Imagine a public-school system where families are encouraged to go shopping for the school of their choice. Imagine that the choice includes a sports school, an arts school, a military academy, a religious school and Mandarin immersion. Imagine a world where all the school results are public, where schools compete for kids, and the bad schools are shut down. Imagine a world where the students regularly outperform the rest of Canada, and 88 per cent of the kids in Grade 3 can actually read and write.
Yes, this world exists. You just have to move to Edmonton.
“In Edmonton, even billionaires send their kids to public school,” says Angus McBeath, who recently retired as superintendent. Today, he advises schools across North America on the Edmonton model.
Mr. McBeath is a passionate defender of public education. He’s also a passionate advocate for school reform. “I don’t think people realize how big an achievement issue we have in this country,” he says. About four in 10 adults can’t read or write well enough to handle the complexities of modern life. Aboriginals, as a group, lag far behind. And yet, we like to think our school system is pretty good.
The three keys to the Edmonton model are entrepreneurship, accountability and choice. The curriculum is determined by the province, but decision-making is decentralized. School principals control their own budgets and have unusual authority to run their schools and spend the money as they see fit. This is a revolutionary notion. In most places, even the smallest decisions—hire a teacher assistant or repaint the gym?—are tightly controlled from the top.
In Edmonton, parents know exactly how much money every school has to spend and how it spends it. They love the choice. Last year, 57 per cent of families sent their kids to schools outside the area where they live. In return, the schools are held accountable for results. Every student in Grades 1 through 9 is tested every year. If pupils aren’t doing well, teachers are not allowed to blame parents.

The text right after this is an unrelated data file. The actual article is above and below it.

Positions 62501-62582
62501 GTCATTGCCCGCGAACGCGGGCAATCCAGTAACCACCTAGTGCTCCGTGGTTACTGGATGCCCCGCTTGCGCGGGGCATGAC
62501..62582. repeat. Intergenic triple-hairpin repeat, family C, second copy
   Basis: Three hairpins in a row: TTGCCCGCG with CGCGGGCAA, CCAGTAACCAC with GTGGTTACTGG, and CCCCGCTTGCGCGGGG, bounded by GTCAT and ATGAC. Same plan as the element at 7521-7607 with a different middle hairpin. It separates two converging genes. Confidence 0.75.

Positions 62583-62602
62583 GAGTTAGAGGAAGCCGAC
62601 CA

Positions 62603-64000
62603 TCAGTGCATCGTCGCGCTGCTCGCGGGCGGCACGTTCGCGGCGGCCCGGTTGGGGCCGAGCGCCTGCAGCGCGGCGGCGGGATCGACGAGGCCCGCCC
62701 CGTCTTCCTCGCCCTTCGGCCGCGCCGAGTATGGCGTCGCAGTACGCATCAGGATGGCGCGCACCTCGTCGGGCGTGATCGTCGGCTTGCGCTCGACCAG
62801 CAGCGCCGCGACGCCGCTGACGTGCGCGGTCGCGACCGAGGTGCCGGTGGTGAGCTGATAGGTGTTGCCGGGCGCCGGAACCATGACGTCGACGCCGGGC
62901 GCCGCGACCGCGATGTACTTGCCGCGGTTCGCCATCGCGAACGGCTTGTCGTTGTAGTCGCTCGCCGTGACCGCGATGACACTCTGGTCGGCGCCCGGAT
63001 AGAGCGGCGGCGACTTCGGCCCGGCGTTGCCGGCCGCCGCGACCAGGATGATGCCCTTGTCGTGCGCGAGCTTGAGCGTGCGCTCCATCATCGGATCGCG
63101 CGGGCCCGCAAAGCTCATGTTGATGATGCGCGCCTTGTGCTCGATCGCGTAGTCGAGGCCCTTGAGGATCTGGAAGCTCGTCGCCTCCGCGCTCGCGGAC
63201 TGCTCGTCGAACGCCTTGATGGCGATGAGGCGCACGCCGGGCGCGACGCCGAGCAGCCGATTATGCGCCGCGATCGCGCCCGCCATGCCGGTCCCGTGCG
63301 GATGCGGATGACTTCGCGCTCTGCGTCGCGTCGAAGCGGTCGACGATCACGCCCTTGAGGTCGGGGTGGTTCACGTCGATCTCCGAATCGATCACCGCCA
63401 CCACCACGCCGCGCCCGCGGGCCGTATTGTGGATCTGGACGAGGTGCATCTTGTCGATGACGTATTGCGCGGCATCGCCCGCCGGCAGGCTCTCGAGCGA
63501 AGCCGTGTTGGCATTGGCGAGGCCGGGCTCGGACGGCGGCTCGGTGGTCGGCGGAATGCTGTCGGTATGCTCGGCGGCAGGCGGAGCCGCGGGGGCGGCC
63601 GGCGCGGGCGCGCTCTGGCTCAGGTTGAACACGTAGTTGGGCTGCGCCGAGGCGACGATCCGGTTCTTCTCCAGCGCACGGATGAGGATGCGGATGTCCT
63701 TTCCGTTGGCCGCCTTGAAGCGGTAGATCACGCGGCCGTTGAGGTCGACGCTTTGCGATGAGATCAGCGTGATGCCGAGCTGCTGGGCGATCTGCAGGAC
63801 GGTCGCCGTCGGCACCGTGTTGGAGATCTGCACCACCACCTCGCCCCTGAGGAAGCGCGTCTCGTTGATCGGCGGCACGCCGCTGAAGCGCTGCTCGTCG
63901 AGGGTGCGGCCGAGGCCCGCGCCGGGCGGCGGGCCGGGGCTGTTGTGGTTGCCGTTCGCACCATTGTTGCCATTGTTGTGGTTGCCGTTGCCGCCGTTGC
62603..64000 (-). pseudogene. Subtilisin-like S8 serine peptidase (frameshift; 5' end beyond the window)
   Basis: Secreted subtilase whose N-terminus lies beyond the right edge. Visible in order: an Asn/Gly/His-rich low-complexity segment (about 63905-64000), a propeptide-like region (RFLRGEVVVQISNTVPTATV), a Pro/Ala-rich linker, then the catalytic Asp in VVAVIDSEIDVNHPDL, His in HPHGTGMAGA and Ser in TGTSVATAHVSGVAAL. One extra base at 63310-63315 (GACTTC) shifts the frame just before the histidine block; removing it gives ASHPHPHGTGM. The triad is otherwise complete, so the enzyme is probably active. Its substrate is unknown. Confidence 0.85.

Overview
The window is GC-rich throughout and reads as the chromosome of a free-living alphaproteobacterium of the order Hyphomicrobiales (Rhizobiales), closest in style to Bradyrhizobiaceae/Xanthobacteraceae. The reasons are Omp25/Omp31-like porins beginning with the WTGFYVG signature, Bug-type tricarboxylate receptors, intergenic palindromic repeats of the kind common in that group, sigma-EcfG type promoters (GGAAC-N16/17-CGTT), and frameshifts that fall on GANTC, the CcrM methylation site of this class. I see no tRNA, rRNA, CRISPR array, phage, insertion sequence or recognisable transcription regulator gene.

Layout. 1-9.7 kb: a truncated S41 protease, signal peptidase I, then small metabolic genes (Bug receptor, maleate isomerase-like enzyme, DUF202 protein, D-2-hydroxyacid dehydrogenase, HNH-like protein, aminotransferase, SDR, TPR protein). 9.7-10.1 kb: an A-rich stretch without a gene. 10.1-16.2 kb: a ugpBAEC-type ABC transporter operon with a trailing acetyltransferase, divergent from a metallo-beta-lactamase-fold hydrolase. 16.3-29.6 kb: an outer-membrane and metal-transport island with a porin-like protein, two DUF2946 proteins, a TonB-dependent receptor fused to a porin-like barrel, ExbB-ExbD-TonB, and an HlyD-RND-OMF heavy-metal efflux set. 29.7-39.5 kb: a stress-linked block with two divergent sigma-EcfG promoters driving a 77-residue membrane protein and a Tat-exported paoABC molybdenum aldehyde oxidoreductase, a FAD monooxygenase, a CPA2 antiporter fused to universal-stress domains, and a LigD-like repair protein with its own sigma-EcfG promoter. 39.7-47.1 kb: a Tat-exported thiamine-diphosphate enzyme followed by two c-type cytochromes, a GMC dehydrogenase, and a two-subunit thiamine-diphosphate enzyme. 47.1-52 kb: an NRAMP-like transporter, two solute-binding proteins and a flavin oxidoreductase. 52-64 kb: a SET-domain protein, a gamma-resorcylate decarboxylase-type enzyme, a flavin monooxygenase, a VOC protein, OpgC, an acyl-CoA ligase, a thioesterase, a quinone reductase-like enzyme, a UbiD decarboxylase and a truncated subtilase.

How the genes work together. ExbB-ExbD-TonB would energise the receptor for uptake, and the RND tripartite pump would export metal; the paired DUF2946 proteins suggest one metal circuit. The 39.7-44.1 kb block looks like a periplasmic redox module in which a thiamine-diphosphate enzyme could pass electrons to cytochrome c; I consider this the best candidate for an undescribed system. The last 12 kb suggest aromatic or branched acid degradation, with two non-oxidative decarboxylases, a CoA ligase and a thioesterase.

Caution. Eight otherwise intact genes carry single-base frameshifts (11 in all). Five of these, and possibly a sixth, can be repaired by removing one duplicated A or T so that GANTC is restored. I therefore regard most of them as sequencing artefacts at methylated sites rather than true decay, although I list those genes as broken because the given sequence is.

Edmonton has its share of disadvantaged kids. A quarter of its 80,000 students are lower income and 7,000 are aboriginal. Mr. McBeath argues that the best social program you can offer kids is literacy. And so the focus on literacy is intense. “We had to give up a lot of traditional things schools were involved in,” he says, “because you can’t do everything.” There’s less time now for Christmas concerts and raising money for tsunami victims. But the focus is paying off. In some lower-income schools, every child has passed the achievement tests. “These children will now be able to take advantage of Canada as a meritocracy.”
The city still has major challenges. Dropout rates remain too high—partly because of a red-hot economy where a kid with muscles can find a job for $35 an hour.
Mr. McBeath argues that the biggest obstacle to reform is the educational ruling class—the school boards, bureaucrats, principals and teachers unions. “The ruling class never voluntarily reforms itself,” he says. The problem with public education is that it operates like a monopoly, even though it isn’t. Affluent families can always opt out. The trick is to keep the affluent opting in—and one way to do that is to recognize that one size can’t possibly fit all. In order to increase choice, Edmonton has even got three large Christian schools to join the public system.
Edmonton’s success is one of Canada’s best-kept secrets—except in places like New York, Houston, Seattle and Oakland, Calif., which are determined to adopt important elements of its approach. Some Atlantic provinces—where school achievement is the lowest in Canada—are interested, too.
Here in Ontario, alas, the public has the sense that the education crisis has largely passed. Gerard Kennedy, the former education minister who wants to be the federal Liberal leader, is widely considered a success because nobody’s been on strike lately, and class sizes for the younger kids have shrunk.
Meantime, a giant, immovable bureaucracy has stifled real reform. The largest school boards are mired in yet another funding crisis, and a startling number of nine-year-olds still can’t read. No one is thinking of hiring Angus McBeath. He’s too dangerous.